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New little big MAN

21st October 1993
Page 12
Page 12, 21st October 1993 — New little big MAN
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Keywords : Truck

by Toby Clark • MAN has completed the longterm revision of its truck range with the launch of the L2000, a replacement for the G90. The seven-10 tomer has a new chassis and running gear, new engines are mated to a new ZF transmission, and the cab is a revised version of a Steyr design—the truck is more modem than it might appear. MAN emphasises environmental and safety concerns, with a range of low-emission engines and new chassis features.

The L2000 comes with a choice of three engines—although initially only the "Super 4" four-cylinder charge-cooled unit will be available in the UK: this 114kW (155hp) unit displaces 4.58 litres and puts out 570Nm (420lbft) at 1,500rpm. Notable features include a turbocharger wastegate and MAG: this is a system of anti-vibration balance shafts, claimed to be a first for truck engines.

The naturally aspirated version of the Super 4 —producing 75kW (102hp)—will become available soon, while spring sees the introduction of a six-cylinder charge-cooled engine: rated at 162kW (220hp), this unit meets Euro-2 emission standards, as will later electronically controlled four-cylinder engines.

The MAN engines are matched to new five and sixspeed ZF synchromesh gearboxes, with a six-speed Eaton box available as an option_ The chassis is stiffer than the G90's, with tubular cross-members to increase torsional rigidity—improving handling—and MAN claims another first with the introduction of a front underrun bar as standard. The flat-topped frame is said to be a "body-friendly" design.

The L2000's full air braking system has front discs, and an engine brake will be available soon.

The Steyr-derived cab replaces the G90's LT-based unit, and spells the end of the MAN-VW co-operative deal; the new model is more spacious (despite being shorter), better equipped, more corrosion-resistant and stronger. More than just a facelift, the Steyr design has been changed completely for mass-production. MAN hopes to build 35 each day by next year.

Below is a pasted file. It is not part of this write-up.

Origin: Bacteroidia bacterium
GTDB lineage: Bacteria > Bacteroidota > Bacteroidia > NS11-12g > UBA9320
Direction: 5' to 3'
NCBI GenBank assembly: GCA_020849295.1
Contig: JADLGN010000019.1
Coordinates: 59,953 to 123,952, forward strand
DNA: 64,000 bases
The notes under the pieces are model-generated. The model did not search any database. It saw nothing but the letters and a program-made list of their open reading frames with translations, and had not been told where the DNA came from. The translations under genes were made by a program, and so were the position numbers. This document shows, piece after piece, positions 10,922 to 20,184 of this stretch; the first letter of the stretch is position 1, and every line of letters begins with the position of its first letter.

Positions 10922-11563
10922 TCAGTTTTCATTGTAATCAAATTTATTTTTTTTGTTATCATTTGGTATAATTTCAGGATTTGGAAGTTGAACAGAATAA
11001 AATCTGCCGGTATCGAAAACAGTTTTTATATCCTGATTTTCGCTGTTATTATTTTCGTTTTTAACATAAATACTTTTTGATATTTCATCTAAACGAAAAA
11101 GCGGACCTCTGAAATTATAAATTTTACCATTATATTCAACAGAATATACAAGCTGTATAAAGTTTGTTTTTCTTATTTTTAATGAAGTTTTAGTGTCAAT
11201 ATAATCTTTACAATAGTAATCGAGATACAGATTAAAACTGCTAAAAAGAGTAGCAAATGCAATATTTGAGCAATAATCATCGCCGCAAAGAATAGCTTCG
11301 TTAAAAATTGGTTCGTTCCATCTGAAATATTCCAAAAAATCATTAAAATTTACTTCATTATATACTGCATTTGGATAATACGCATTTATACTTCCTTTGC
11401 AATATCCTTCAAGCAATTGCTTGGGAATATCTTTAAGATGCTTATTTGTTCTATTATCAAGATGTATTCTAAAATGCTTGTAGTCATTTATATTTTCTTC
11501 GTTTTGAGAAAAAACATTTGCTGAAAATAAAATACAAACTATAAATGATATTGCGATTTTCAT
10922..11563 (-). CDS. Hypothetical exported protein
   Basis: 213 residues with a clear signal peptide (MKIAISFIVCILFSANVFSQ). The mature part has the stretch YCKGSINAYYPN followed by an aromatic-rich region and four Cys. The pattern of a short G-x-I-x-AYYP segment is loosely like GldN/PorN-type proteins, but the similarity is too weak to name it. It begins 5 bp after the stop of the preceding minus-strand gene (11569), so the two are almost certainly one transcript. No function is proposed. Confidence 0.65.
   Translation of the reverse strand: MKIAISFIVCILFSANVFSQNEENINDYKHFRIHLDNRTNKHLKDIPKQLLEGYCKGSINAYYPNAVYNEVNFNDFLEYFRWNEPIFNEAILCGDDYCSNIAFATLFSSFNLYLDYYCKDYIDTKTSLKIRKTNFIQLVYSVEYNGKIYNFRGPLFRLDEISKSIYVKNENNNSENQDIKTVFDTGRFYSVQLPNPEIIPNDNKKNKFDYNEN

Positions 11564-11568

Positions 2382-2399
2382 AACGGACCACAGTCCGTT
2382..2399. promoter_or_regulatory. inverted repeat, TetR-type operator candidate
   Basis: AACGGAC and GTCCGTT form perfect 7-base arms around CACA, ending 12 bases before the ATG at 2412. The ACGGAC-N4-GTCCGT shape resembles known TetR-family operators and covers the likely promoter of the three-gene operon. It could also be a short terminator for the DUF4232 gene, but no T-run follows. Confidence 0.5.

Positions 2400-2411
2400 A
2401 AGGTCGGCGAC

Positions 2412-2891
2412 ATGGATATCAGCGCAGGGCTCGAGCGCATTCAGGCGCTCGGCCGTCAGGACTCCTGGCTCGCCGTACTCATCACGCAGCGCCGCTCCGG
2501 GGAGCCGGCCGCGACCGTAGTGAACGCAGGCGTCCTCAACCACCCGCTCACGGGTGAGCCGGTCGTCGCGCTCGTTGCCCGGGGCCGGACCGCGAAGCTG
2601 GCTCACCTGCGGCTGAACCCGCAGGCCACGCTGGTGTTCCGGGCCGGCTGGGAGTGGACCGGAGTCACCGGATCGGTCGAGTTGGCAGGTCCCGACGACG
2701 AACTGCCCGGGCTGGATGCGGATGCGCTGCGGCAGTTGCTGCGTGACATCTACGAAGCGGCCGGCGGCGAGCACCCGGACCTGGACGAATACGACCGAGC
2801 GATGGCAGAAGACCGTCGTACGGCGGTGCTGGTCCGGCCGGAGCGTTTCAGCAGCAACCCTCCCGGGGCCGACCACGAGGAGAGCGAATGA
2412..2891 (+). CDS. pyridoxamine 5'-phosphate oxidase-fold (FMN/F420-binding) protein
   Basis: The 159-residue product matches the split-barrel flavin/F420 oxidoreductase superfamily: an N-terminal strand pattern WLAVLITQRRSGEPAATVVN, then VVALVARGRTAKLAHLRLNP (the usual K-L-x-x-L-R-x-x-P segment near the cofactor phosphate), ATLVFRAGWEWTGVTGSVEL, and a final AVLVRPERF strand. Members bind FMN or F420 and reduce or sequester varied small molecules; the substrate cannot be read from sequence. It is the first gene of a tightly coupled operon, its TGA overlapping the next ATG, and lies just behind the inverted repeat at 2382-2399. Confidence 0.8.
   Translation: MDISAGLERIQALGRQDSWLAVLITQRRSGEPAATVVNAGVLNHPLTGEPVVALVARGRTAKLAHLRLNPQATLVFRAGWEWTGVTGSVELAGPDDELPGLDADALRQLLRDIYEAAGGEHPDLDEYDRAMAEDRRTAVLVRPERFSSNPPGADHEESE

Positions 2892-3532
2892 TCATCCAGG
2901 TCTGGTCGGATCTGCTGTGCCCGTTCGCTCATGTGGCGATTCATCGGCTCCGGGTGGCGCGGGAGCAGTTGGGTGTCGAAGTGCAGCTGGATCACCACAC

The 12000's improvements in strength and safety mean a weight penalty: MAN admits that the new vehicle will be 80-100kg heavier than a comparable G90.

The L2000 will initially range from seven to 10 tonnes GVW, with a maximum GTW in drawbar trim of 16.5 tonnes. Wheelbase will be from 100m (in tipper trim) to 4.90m, and ECAS air suspension is an option. Later options will include a sleeper ail), and heavier axles for greater train weights. The LE range (see box) includes three tipper and three rigid chassis.

IVIAN's launch was impressive— around 30 demonstration vehicles and dozens of chassis—

including right-hand-drive models—bodied by many Continental manufacturers. The intention was to show the 12000's versatility and their manufacturing rffidiness.

CM drove a part-loaded 8.153E 7.5-tonner round a short suburban road route: initial impressions were good, starting with easy entry to the cab and the comfortable driver's seat.

The new Super 4 engine is responsive and very smooth, but direct injection means that it is not quiet The easy gearchange is let down by a notchy change into fifth and by a gap in the gearing

between third and fourth, dropping the engine almost out of the green band. Driveability of the UK model will be altered by a 3.45:1 back axle in place of the 3.90:1 of the Continental model.

Other controls are very light, but the overall feel is that of a fullsize truck: the cab is a three-seater, and visibility is good, but despite an adjustable steering column some minor gauges were obscured by the wheel.

The L2000 is evidently a highquality product, with a broad range of engines and a thoughtful approach to body fitment and long-term value. MAN hopes to make a big impact in the UK with it.

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